This institution proposes to develop contiguous space to house new faculty researchers to be added to those already participating in the existing stem cell research center. This will expand a strong campus commitment to studies pertaining to stem cell research, translational research and regenerative medicine. The proposed renovations will provide approx. 10,000 assignable square feet (asf) of laboratory, office, vivarium and support space, including barrier animal housing and animal imaging instruments to allow analysis of in vivo models. The space will be renovated in a building adjacent to a new stem cell core facility, which was recently funded by a CIRM Shared Research Laboratories Grant.
The existing stem cell research center includes at least five faculty members who have active research projects in basic stem cell science and human embryonic stem cells (hESC). Two of these have CIRM SEED grants, in addition to the CIRM-funded core facility. Another 5-6 existing researchers plan to incorporate basic stem cell studies and/or hESC studies into their research programs in the coming 5 years. Existing faculty members also have active scientific collaborations on stem cell projects with researchers from several institutions in the region. The campus has already approved additional faculty hires in stem cell science; two formal hiring offers have been made (under active consideration as of the date of this application), and at least two more faculty hires in this area are included in near-term campus plans. A long-range goal is to make regenerative medicine a major research theme of the campus and the associated medical school.
The existing stem cell research center has three active research lines that fit into CIRM Element X: 1) high-throughput analysis of functional markers and expressed components of stem cells, both in the pluripotent state and during differentiation to dedicated tissue types; 2) studies of the effects of the environmental niche (associated cell types, environmental conditions, cell communication, etc.) on stem cell pluripotency and differentiation; and 3) analysis of signaling factors and signaling mechanisms that are important in the retention of pluripotency and/or the departure from pluripotency to differentiation.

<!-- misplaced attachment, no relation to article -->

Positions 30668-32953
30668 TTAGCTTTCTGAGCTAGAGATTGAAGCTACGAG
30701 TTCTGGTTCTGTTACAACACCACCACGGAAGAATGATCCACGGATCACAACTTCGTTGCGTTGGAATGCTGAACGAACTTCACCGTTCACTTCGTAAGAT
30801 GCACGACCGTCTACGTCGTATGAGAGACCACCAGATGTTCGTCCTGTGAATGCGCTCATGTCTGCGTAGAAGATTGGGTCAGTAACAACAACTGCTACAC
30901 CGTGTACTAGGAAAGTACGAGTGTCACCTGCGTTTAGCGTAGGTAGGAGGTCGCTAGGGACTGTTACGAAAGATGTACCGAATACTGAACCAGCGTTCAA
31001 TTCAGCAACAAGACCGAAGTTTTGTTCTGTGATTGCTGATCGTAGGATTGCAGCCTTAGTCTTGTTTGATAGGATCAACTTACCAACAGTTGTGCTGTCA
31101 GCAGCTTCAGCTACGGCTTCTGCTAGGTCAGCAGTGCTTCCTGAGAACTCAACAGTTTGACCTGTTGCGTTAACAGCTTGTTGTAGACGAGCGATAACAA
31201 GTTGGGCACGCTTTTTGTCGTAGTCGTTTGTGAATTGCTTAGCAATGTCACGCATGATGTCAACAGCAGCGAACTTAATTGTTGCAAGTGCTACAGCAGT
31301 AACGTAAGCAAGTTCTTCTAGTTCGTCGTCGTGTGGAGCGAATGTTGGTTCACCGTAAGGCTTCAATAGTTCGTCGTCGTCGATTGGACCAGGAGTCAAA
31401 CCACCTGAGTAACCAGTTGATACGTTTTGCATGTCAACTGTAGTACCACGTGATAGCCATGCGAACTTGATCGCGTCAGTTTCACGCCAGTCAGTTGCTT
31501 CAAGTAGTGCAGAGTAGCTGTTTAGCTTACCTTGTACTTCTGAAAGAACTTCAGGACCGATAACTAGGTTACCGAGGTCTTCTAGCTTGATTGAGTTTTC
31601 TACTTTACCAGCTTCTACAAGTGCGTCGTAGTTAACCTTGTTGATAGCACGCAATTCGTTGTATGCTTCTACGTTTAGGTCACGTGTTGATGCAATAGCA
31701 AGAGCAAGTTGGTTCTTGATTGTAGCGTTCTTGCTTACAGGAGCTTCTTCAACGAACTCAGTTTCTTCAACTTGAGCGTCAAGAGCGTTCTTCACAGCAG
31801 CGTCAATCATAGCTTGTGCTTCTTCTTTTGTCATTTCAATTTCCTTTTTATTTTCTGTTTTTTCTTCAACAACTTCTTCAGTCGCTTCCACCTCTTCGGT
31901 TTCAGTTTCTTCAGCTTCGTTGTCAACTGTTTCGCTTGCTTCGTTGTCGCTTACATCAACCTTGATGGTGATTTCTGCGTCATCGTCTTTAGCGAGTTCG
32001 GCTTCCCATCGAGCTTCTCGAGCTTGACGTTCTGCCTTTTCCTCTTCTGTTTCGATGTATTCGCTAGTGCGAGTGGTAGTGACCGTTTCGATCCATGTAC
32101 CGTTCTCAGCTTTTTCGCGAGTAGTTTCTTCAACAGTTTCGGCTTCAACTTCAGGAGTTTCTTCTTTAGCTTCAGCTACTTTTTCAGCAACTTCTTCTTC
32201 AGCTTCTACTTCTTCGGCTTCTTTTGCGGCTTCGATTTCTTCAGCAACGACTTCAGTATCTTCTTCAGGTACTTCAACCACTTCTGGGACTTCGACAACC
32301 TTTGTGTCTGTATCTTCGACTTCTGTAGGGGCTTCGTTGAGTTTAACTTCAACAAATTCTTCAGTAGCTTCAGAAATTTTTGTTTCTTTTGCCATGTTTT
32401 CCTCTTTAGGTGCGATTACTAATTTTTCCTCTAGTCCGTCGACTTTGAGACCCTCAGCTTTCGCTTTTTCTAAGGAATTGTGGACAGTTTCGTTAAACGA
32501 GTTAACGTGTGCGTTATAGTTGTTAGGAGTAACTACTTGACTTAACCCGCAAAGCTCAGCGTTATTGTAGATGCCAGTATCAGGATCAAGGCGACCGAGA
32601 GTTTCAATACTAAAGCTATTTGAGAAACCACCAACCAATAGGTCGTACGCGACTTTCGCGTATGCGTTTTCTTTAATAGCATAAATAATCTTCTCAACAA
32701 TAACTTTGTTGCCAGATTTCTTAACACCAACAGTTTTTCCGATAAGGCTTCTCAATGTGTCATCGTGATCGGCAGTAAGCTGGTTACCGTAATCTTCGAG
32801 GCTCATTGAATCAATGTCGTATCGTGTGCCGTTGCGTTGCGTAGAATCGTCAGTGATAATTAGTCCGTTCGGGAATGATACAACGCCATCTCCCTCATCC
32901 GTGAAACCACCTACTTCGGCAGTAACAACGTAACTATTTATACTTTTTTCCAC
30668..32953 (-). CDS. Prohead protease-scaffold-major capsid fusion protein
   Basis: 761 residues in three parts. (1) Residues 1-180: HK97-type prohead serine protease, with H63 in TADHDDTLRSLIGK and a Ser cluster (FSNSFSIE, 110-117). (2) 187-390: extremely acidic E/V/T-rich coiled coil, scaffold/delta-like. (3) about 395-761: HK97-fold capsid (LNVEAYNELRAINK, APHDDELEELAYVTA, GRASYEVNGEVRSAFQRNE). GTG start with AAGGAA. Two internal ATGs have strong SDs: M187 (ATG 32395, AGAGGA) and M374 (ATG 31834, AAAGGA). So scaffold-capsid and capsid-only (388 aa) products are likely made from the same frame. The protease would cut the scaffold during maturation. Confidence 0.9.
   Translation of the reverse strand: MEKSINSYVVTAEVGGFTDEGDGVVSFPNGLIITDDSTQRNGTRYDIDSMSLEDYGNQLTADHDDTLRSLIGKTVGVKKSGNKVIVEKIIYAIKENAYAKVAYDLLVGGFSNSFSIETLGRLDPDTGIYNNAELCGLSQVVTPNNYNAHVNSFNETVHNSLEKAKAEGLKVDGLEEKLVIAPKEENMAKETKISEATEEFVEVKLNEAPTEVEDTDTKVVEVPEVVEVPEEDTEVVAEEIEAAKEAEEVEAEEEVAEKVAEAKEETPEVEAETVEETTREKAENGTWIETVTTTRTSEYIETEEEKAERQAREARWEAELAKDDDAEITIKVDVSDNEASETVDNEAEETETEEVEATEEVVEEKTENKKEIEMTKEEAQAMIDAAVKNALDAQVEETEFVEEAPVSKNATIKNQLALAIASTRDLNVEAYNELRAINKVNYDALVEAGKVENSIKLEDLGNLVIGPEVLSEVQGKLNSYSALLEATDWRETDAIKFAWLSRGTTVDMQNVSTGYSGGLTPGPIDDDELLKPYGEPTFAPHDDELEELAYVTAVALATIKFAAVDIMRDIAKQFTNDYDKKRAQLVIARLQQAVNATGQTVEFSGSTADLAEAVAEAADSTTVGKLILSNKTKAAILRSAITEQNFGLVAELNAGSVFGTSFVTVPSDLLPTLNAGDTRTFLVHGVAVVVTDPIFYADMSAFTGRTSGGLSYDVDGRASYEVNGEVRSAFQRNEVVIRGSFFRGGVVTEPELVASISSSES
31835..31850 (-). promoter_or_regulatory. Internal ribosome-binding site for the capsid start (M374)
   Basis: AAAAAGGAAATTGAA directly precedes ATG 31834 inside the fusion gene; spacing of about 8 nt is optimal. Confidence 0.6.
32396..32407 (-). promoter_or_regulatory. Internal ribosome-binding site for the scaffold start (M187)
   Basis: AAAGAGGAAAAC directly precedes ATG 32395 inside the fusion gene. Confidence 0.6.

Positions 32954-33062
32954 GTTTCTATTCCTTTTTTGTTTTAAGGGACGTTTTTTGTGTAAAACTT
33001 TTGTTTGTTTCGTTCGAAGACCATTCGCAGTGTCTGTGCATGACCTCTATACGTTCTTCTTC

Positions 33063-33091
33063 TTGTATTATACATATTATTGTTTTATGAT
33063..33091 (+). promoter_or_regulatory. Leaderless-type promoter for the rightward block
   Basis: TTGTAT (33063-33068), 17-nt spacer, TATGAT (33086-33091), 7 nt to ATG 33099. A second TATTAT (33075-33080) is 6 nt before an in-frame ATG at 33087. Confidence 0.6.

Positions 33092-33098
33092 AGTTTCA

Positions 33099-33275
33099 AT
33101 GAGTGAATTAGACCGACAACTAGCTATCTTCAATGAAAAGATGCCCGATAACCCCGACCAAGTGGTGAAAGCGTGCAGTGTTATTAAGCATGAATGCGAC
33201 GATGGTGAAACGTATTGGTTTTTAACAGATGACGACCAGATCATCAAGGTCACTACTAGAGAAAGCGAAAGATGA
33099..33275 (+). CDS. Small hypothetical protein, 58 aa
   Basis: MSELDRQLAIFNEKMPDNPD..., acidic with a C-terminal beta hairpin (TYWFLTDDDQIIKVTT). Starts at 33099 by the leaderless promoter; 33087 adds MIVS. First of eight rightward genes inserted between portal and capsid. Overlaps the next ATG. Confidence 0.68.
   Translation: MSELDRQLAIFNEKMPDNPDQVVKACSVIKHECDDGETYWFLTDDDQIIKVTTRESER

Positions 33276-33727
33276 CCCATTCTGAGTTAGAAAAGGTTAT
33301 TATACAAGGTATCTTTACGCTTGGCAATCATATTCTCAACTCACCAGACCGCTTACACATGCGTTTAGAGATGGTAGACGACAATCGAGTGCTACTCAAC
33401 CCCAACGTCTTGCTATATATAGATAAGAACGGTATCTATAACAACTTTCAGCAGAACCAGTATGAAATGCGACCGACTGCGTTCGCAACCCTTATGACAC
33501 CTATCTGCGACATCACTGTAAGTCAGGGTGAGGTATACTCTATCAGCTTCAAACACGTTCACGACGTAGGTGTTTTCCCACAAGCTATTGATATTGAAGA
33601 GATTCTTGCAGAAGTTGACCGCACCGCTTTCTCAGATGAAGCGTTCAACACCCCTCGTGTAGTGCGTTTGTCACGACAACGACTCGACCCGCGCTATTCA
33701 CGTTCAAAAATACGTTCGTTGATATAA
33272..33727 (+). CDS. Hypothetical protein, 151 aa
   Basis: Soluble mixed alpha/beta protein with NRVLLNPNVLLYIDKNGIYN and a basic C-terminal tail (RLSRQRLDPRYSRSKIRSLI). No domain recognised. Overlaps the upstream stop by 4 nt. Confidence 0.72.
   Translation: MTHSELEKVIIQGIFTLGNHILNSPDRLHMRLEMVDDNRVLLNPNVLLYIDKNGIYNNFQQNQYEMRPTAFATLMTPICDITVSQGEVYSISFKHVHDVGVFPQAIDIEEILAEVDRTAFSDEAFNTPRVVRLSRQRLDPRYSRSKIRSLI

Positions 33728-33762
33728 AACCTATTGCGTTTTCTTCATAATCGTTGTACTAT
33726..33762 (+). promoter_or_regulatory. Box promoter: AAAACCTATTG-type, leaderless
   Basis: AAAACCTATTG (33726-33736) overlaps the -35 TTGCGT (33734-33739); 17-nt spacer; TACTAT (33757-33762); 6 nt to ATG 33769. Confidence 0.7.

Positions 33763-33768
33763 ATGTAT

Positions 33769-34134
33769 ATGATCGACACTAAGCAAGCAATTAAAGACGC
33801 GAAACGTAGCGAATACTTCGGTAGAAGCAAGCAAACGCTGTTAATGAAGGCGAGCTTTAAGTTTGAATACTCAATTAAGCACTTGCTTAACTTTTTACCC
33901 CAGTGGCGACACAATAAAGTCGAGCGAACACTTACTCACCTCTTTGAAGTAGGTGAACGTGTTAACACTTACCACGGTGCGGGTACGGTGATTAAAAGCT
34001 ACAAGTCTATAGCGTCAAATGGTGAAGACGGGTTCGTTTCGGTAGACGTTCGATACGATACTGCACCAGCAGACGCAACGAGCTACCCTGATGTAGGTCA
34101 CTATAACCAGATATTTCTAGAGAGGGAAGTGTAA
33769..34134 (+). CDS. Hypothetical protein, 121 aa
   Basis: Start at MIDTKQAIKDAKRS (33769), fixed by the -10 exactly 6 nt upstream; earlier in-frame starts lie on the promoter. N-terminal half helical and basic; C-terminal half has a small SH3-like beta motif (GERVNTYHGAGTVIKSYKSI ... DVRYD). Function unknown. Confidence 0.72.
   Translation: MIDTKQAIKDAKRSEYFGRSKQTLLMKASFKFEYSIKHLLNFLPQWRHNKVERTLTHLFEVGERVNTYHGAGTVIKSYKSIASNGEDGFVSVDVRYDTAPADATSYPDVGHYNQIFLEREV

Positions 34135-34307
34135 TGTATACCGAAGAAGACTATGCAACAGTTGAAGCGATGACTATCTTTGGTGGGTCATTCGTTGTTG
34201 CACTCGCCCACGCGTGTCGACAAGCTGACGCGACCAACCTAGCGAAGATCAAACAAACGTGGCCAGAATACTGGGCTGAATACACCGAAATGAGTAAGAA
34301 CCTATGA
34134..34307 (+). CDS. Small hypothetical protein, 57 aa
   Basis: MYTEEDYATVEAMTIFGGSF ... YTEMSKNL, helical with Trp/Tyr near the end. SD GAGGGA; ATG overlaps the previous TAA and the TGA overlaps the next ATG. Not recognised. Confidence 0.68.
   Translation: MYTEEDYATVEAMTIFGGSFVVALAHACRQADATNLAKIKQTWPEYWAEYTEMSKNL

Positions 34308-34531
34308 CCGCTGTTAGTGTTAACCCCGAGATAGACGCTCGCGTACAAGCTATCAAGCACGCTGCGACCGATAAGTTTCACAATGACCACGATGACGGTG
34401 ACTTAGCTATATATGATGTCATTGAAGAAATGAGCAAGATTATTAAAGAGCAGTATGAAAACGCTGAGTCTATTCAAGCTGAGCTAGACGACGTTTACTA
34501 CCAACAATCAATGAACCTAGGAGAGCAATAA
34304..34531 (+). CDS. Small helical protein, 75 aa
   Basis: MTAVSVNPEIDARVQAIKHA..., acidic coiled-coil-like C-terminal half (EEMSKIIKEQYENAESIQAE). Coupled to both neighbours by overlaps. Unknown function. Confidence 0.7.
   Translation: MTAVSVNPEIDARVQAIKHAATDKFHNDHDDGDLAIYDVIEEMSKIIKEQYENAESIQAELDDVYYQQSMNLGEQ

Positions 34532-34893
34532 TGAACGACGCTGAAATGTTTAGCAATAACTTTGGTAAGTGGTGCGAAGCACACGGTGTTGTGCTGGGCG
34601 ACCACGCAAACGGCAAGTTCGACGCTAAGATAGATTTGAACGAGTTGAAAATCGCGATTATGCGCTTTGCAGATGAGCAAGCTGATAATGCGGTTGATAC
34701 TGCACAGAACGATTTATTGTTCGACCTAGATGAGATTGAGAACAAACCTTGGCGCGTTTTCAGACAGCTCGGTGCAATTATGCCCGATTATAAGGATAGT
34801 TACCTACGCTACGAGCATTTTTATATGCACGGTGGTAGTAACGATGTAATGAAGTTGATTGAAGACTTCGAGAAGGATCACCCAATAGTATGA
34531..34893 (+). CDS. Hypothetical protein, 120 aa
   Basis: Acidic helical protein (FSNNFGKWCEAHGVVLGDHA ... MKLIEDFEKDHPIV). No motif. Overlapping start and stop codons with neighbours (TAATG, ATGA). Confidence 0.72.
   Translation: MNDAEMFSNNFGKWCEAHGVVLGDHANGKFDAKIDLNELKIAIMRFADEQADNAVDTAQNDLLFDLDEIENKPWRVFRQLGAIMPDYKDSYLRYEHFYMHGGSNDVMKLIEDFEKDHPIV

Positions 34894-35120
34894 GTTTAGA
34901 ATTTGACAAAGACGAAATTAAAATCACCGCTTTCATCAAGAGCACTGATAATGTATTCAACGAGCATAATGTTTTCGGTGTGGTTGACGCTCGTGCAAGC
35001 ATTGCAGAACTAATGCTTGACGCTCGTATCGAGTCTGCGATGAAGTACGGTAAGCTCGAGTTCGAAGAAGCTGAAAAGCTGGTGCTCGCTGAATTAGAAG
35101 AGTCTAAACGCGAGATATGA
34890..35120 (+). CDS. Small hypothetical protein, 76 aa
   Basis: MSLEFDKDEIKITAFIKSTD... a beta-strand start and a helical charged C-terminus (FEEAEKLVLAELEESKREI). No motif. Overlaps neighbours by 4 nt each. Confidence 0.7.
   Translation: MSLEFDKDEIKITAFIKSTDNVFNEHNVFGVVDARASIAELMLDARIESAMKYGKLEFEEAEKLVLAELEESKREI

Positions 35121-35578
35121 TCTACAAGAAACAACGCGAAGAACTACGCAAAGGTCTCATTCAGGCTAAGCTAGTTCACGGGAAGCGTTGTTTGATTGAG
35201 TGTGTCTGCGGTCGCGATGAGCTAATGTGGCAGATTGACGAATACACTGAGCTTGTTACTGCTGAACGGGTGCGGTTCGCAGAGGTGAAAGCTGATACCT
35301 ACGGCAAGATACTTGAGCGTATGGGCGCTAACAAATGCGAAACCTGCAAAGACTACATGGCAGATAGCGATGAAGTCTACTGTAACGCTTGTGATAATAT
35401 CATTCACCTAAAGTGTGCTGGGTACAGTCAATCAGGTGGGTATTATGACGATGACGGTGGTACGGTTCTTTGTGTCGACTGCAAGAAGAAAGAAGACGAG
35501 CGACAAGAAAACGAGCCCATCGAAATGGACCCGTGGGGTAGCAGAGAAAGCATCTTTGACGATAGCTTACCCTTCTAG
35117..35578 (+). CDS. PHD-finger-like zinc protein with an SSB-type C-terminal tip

In addition, both the existing stem cell researchers and those yet to be hired will contribute to CIRM Element Y in the following areas: 1) development of new technologies and assays for markers of pluripotency and differentiation; 2) development of animal models for the role of stem cells in disease processes and the treatment of disease; 3) assessment of compounds or signaling factors as drug discovery candidates; and 4) studies of the role of stem cells in development or treatment of specific human disorders such as muscular dystrophy, Alzheimer’s disease, or birth defects.
When Californians resoundingly passed Prop 71, they demonstrated the importance of stem cell research to all the citizens of our state. This proposal meets the challenges of working with stem cell science toward treatments for human diseases and disorders. The proposed Stem Cell Center will benefit all Californians by expanding the scientific research program in this institution, as well as improving the ability of the institution to serve as a regional focus for training of scientists and physicians interested in using stem cells for research, and ultimately for treatment. The Stem Cell Center will allow research using non-federally funded hESC lines, and will service a group of highly accomplished investigators at the host and neighboring institutions in the most ethnically and culturally diverse and fastest growing region of California. The investigators are at the top of their respective fields, have a range of hESC expertise and are committed to applying their experience to some of the most critical issues facing the field of regenerative medicine today. The group is highly interdisciplinary and has an established history of productive interactions and collaborations. They have created a new network of extended collaborations, aggressively fostering stem cell research in the area, and have secured substantial extramural funding for their research. The proposed users have existing projects that directly impact our understanding of the basic biology of hESC and will generate new findings that will be essential to the successful development of stem cell-based therapies.